Chevy In The Hole Before Chevrolet.

A postcard of the photo below that is actually labeled correctly.

Here is the Fox and Begole mill with the photographer facing south across the Flint river. This location is just west of the Wilcox Street bridge (Chevrolet Avenue now). At the time of this photo I believe it had already become the F. R. Lewis straw board factory (shown Below). The location of this mill is shown two photos below. This is most often said to be the future location of the Flint Wagon Works, but that factory was actually built a city block east of this dam, where the Busenbark and Stones saw mill was located. ‘I probably need to do a bit more research’. I’m thinking that Begole probably bought the Busenbark property. I have found that the Crapo mills purchased the Busenbark mill in 1860. The Crapo mills were owned by William Durant’s grandfather. Besides the buildings shown here, there were also more buildings directly east, which were also part of the Fox and Begole mill. This is in fact the future location of Chevrolet factory #5.

You can super enlarge just about any photo on this blog for viewing small details. The way this is done is a little different depending on which browser is used.

This is the Lewis straw board mill viewed from the south. Here you can see the dam (at left) with the Wilcox Street bridge (Paper Mill Bridge) at right. This is part of the old Fox and Begole mill. This will be the future site of Chevrolet factory #5. 1890 map of Flint link

The red arrow shows the location of what is left of the original Buick plant shortly after 1922. The yellow outline shows the location of the Fox and Begole sawmill. The two yellow X’s show where the main buildings were once located. The yellow X in the foreground is where the F. R. Lewis straw board factory was located. At the time of this photo I believe the street had already been changed to Chevrolet Avenue. The area outlined in green shows the remnants of the old dam. The blue X shows where the photographer (in the photo showing the dam) would have been standing when that photo was taken. The area at left, outlined in purple is where the Bernhard Hassellbring greenhouse and gardens were located. This is now the south campus of Kettering University. The 1907 map spells it Hassellbrink, the 1907 maps contain many of these errors. The pink X towards the top is where the Busenbark and Stone’s mill was located. The area outlined in black is the Flint Wagon Works. At this time in the ’20s it is part of Chevrolet.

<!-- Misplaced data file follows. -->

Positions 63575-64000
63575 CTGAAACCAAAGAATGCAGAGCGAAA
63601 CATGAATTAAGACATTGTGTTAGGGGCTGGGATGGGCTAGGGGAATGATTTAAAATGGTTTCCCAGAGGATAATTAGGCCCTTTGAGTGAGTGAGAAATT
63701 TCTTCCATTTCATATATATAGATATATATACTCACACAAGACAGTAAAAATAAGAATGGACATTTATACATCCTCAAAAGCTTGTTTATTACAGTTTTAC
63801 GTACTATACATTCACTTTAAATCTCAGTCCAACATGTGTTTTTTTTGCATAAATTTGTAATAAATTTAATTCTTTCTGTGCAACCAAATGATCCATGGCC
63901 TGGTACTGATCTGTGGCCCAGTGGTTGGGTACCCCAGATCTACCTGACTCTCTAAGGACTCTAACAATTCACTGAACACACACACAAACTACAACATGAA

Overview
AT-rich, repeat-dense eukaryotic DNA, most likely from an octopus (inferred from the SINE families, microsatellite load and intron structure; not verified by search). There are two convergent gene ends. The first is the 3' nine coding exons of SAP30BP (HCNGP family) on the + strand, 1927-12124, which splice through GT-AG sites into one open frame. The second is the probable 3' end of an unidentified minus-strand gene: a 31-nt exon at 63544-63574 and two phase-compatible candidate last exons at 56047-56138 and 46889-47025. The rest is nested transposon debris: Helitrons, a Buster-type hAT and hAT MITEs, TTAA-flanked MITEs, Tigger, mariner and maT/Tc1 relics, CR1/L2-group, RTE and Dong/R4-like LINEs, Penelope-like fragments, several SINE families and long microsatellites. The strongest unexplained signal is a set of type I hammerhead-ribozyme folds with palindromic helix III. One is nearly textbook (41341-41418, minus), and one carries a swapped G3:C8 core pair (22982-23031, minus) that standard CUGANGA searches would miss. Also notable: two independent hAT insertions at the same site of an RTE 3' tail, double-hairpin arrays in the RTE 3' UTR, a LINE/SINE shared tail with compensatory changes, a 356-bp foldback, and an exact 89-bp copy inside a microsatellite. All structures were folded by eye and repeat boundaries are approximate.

About 1900.

Here is an 1870 view of Flint. You can see the location of the dams and mills at that time. The Stone’s Woolen Mill is shown below after it became Flint Woolen. This is 1894 from the book, Tours Through Michigan, Rail & Water. This is the building where Billy Durant made his start building carts in Flint. This is looking north up what is now Grand Traverse Street.

This is the 1907 view of the Chevy In The Hole site. You can see that the dam is still in place just west of the First Wilcox Street bridge. As of 2012 three different bridges have been constructed here. This street would also be re-named Chevrolet Avenue in the ’20s. I think since Third Avenue (to the north) has now been changed to University Drive, that Chevrolet Avenue will soon become Kettering Avenue.